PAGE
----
31+ Days of Horror. 33 Horror Movies. 33 Reviews. Hooptober Challenges and Bonus Tasks.
View my 2016 Cinema Shame/Hoop-Tober Watch Pile Shame-a-thon Statement here.
Nature of Shame:
Hoop-tober Challenge Checklist:
Decade – 1980’s
#24. A Nightmare on Elm Street 3: Dream Warriors
Clearly my complaints about A Nightmare on Elm Street 2 have been heard. Action has been taken. Dream Warriors forces Freddy back into the proper dreamscapes. A certain logic about the fear of sleep / the little death of nighttime slumber! Huzzah! I’m an influential bl-gger!
Wes Craven returns as a writer after being absent for Freddy’s Revenge, and A Nightmare on Elm Street 3 does indeed correct the most egregious wrongs about Part 2. I’m not saying the two are connected, but the two are connected. Freddy’s playful menace comes back (viagra?) along with some legitimate, earned tension. Robert England appears to have fun here and abstains from knocking over any China cabinets or setting parakeets on fire.
Tormented girl from the original Nightmare Heather Langenkamp returns as some variety of psychoanalyst to help an institution full of “insane” kids who all happen to be having Freddy Kreuger-brand nightmares. Heather and the gang assemble an army of “dream warriors” to unite their dreams and go after Freddy together. They form like Sandman Voltron. A killer high-concept premise with terrific practical effects spoiled by a few minor issues.
Okay. Maybe not sooooo minor… but it’s not a flaming hot dog. Chuck Russell (The Blob, The Mask) made his directorial debut here with A Nightmare on Elm Street 3 and it’s quite clear he couldn’t help an actor find the craft services table, let alone their motivation. Heather Langenkamp, who proved capable of carrying a film in A Nightmare on Elm Street, delivers line readings that wouldn’t seem out of place in a low-budget pornographic film.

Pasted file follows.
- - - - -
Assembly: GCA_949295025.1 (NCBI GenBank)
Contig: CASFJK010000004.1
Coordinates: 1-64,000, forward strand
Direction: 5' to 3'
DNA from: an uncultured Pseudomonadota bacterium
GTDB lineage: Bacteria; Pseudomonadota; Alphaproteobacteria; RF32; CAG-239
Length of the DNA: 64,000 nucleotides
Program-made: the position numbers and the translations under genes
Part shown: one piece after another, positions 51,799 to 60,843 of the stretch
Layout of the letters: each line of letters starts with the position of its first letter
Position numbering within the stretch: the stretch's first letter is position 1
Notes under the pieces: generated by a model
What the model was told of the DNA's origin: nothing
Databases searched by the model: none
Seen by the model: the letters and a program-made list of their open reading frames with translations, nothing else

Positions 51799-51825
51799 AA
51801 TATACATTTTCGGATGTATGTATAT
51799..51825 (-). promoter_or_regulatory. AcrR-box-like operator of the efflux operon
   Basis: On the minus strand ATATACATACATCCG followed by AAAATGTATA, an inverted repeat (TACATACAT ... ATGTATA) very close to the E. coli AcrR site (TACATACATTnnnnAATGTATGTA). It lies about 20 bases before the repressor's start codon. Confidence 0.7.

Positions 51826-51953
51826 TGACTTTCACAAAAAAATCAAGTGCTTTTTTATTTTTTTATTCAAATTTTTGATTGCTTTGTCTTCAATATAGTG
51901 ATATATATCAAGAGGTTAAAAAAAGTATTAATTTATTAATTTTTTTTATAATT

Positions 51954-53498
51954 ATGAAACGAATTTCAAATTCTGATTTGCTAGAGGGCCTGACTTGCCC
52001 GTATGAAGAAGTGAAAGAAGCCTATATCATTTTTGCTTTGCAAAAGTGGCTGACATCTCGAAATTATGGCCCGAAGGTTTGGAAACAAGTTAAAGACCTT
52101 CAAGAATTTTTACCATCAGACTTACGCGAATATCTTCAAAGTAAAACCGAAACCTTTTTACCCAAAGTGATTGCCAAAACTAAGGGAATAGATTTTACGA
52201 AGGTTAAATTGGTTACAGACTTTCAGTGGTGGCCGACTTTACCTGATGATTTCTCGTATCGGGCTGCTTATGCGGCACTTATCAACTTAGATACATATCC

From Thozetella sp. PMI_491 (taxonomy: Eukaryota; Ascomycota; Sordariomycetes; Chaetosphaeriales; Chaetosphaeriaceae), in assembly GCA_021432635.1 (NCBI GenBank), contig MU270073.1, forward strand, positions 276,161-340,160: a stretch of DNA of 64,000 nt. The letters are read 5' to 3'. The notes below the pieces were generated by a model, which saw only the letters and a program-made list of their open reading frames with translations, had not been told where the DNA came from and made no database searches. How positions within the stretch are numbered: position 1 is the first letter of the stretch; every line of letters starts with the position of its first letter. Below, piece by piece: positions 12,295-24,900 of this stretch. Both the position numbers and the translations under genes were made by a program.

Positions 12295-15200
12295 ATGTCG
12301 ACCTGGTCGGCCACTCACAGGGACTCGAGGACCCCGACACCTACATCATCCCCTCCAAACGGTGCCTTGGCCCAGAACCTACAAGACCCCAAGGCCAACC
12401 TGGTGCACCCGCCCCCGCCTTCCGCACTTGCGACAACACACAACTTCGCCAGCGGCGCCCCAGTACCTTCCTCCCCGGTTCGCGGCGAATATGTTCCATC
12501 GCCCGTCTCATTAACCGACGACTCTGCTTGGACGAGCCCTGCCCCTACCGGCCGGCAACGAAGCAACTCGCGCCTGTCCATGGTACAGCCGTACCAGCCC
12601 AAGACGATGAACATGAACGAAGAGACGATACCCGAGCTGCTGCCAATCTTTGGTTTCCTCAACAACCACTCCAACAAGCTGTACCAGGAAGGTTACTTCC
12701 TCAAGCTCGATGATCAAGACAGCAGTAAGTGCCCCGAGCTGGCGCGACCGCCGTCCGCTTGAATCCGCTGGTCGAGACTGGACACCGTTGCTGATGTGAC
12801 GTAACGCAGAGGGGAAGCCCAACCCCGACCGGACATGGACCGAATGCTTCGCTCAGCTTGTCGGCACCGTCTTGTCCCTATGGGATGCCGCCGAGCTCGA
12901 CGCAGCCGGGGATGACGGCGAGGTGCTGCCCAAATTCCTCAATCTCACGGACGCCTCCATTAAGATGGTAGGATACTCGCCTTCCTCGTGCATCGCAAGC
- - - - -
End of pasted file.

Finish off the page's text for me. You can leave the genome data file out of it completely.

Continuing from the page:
So maybe Heather and Chuck didn’t gel. Whatever. It happens. Except it also happened with everyone else in the film, including Patricia Arquette, John Saxon, and on down the line until you’ve got wheelchair-bound Will screaming at Freddy Kreuger about being a “Wizard Master.” Only Laurence Fishburne survives because Laurence Fishburn doesn’t give a damn about your direction, Chuck; he’s going to read lines like Laurence goddamn Fishburne.
So the acting gets dodgy and distracting, and John Saxon goes non-sequitur tinkerbell, but overall A Nightmare on Elm Street 3: Dream Warriors delivers what we want out of a fun and freaky–ish Nightmare movie.
Freddy holds court. Slick special effects, including a stop-motion Freddy skeleton that could have made Harryhausen nod in silent appreciation. Don’t underestimate the importance of consistent dream logic and reasonable guidelines for Freddy’s ability to reach into the real world.
Final Thought: Entertaining but hugely flawed is marked improvement over dumb and dumber.
30Hz Movie Rating:
Availability: The A Nightmare on Elm Street Collection is available everywhere.
Earlier 2016 31 Days of Horror entries: #1. Vampyros Lesbos / #2. A Chinese Ghost Story / #3. The Haunting of Morella / #4. Delirium (1972) / #5. A Lizard in a Woman’s Skin / #6. She-Wolf of London / #7. Son of Frankenstein / #8. Killerfish / #9. The Bride of Re-Animator / #10. A Bay of Blood / #11. The Seventh Victim / #12. The Fly (1958) / #13. The Fly (1986) / #14. Deep Red / #15. Dracula’s Daughter / #16. Day of the Animals / #17. The Unknown / #18. Kuroneko / #19. Komodo / #20. Tremors / #21. Tremors 2 / #22. A Nightmare on Elm Street / #23. A Nightmare on Elm Street 2: Freddy’s Revenge